Conventional Cause Marketing Evolves Via Social Media

Raquel KrouseEditor's Note: This story has been updated.

In an increasingly personalized media landscape, the surest way for brands to engage consumers is through cause marketing, according to new analysis from IPG Emerging Media Lab's team of digital experts.

That social media is the order of the day is no secret and no fad, according to Raquel Krouse, social media practice lead at IPG's Emerging Media Lab.

Indeed, from Facebook to YouTube, six of the top 10 most-trafficked Web sites in 2008 were community-based, according to IPG. "But it has been a very tough nut to crack for marketers," said Krouse.

In that context, she added, diverse forms of cause marketing are "becoming very successful."

In the United States, IPG's Lab found that 92% of consumers said they have a more positive image of a product or company when it supports a cause, while 87% said--when price and quality are equal--they are more likely to choose a brand associated with a cause.



About 78% of consumers, meanwhile, think it important for brands to involve themselves in worthy causes--while worldwide, 60% attest to not buying from brands that they consider bad corporate citizens.

Of course, brands have attempted to build good faith with consumers by supporting worthy causes for years. McDonald's, for instance, opened the first Ronald McDonald House--which provides parents with affordable room and board when their children stay at nearby hospitals--in 1974.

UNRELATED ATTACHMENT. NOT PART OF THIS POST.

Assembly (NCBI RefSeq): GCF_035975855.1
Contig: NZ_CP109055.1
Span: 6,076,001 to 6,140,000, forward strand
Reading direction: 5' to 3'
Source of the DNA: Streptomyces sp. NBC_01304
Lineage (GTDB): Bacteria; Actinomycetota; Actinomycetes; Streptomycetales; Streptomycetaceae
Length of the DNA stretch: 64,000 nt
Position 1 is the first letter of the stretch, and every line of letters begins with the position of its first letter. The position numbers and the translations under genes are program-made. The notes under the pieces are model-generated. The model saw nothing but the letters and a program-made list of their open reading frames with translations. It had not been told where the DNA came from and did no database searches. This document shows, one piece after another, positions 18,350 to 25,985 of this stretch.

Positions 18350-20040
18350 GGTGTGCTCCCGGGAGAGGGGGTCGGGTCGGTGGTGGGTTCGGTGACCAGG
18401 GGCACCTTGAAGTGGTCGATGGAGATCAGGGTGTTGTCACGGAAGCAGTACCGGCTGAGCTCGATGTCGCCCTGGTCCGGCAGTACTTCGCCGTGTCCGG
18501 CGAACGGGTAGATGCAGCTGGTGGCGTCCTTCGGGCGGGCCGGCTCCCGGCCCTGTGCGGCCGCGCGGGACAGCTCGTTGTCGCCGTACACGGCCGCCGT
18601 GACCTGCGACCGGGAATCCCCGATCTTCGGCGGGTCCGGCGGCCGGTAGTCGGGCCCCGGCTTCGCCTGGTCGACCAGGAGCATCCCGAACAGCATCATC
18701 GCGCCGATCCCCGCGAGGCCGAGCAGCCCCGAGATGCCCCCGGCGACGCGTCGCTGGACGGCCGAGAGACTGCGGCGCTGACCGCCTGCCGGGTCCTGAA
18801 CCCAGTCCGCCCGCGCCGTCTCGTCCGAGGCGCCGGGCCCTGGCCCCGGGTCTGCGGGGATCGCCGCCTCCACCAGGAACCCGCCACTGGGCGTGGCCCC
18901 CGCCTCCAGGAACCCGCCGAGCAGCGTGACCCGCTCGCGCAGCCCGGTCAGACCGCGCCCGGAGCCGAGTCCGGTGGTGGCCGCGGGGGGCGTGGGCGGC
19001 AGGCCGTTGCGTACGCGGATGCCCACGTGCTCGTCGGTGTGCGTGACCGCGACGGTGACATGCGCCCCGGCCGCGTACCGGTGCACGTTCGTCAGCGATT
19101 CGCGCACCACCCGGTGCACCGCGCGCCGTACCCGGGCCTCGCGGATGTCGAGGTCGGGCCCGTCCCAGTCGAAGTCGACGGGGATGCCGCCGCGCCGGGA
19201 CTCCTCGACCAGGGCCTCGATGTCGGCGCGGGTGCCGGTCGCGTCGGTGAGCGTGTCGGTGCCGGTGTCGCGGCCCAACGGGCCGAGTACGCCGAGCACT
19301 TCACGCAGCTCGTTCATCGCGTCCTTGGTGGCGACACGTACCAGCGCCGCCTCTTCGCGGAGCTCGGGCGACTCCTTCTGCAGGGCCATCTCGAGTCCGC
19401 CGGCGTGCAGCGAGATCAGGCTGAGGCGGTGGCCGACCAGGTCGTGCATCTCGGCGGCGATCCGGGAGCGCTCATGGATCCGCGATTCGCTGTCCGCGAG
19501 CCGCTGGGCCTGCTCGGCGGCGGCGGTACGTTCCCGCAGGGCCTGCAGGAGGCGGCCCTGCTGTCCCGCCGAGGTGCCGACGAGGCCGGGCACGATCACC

Yet, according to Krouse, "conventional cause marketing has evolved from collection jars to mobile and widget-giving."

For marketers willing to adapt to an ever more social world, ROI can no longer stands for "return on investment"--at least in the short term--but "return on involvement," according to the Emerging Media Lab.

Along with generating involvement, other modern benchmarks for success include a brand's ability to engender "trusted referrals," a desire by consumers to "continuously discover" their brand--and, of course, naturally viral distribution.

Notably, IPG's Lab found a close correlation between participation in online communities and participation in social causes. About 75% of community members said they use the Internet to participate in communities related to social causes, with 40% participating at least monthly. Meanwhile, 87% of community members report participating in social causes that are new to them since their involvement in online communities began.

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